Also in baseball, a rule change allows for one-way communication devices worn by the catcher to receive instructions from the dugout while on defense, for the purpose of calling pitches. The coach must be inside the dugout/bench area to use the communication device.

Golfers now are required to participate in at least four competitions for the high school team prior to representing that school team in an MHSAA Regional or Final. Those four regular-season competitions may be 9 or 18-hole events.

In tennis, for the first time in Lower Peninsula play, a No. 1 doubles flight from a non-qualifying team will be able to advance from its Regional to Finals competition. To do so, that No. 1 doubles flight must finish first or second at its Regional, and the No. 1 singles player from that team also must have qualified for the Finals individually by finishing first or second in Regional play.

On the soccer pitch, two officiating-related changes will be especially noticeable. Officials now may stop the clock to check on an injured player without that player being required to leave the match – previously that player would have to sub out. Also, categories for fouls have been redefined: careless (which is a foul but does not receive a card), reckless (a foul with a yellow card) and excessive force (foul with red card).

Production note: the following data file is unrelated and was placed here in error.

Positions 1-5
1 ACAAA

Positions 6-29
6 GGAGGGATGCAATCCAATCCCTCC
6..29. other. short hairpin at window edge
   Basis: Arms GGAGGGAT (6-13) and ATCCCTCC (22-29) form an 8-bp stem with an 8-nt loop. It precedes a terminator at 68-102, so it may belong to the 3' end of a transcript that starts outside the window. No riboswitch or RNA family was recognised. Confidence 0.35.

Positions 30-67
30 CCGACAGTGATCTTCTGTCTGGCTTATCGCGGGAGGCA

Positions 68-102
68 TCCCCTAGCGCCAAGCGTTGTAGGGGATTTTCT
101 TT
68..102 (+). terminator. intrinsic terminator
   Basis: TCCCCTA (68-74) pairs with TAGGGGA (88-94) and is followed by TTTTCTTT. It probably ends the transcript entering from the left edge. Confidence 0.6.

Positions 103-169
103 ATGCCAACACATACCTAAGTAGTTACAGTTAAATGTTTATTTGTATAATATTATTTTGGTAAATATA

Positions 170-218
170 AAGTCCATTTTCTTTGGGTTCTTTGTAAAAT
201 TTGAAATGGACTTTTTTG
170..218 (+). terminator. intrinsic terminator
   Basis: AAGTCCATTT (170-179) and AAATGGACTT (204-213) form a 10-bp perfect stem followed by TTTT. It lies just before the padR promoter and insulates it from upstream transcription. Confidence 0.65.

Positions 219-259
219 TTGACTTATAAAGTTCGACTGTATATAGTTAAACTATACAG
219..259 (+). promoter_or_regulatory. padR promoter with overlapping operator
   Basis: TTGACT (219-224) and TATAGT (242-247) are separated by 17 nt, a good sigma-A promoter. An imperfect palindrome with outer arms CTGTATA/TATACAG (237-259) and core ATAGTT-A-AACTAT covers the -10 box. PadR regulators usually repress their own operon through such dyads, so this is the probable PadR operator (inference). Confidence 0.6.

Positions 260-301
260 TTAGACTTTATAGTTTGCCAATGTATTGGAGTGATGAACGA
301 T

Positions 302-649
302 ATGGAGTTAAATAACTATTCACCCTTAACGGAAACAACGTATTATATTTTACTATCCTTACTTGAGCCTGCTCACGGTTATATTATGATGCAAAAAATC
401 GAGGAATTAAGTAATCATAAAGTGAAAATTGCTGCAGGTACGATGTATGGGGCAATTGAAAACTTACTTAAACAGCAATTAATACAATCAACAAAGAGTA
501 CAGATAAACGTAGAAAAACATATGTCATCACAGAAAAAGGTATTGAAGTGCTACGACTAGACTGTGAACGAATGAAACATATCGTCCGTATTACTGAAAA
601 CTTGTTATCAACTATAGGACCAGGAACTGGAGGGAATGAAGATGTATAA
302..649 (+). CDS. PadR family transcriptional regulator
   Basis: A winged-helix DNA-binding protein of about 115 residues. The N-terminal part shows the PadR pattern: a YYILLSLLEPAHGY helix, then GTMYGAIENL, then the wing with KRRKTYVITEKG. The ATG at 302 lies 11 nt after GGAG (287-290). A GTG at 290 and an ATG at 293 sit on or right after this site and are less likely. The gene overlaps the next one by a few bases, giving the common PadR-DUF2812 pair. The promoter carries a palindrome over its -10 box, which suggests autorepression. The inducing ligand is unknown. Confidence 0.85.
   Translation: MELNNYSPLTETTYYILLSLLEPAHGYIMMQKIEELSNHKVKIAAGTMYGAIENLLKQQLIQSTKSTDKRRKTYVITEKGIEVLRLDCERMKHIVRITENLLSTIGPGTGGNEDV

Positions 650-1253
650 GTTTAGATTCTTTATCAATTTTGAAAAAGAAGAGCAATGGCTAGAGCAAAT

The 2023-24 Spring campaign culminates with postseason tournaments, as the championship schedule begins with the Upper Peninsula Girls & Boys Golf and Boys Tennis Finals during the week of May 27 and wraps up with Girls Soccer, Baseball and Softball Finals on June 15. Here is a complete list of winter tournament dates:

Districts – May 23-June 1
Regional Semifinals – June 5
Regional Finals, Quarterfinals – June 8
Semifinals – June 13-14
Finals – June 15

LP Boys Regionals – May 28-June 1
UP Girls & Boys Finals – May 29, 30, 31 or June 1
LP Boys Finals – June 7-8

Boys Lacrosse
Pre-Regionals – May 10-15
Regionals – May 16-29
Quarterfinals – May 31 or June 1
Semifinals – June 5
Finals – June 8

Girls Lacrosse
Pre-Regionals – May 16-18, or May 20
Regionals – May 22-June 1
Semifinals – June 5
Finals – June 7

Girls Soccer
Districts – May 22-June 1
Regionals – June 4-8
Semifinals – June 11-12
Finals – June 14-15

Districts – May 23-June 1
Regionals – June 8
Quarterfinals – June 11
Semifinals – June 13-14
Finals – June 15

LP Girls Regionals – May 15-18
UP Boys Finals – May 29, 30, 31 or June 1
LP Girls Finals – May 31-June 1

Track & Field
Regionals – May 16-18
Finals – June 1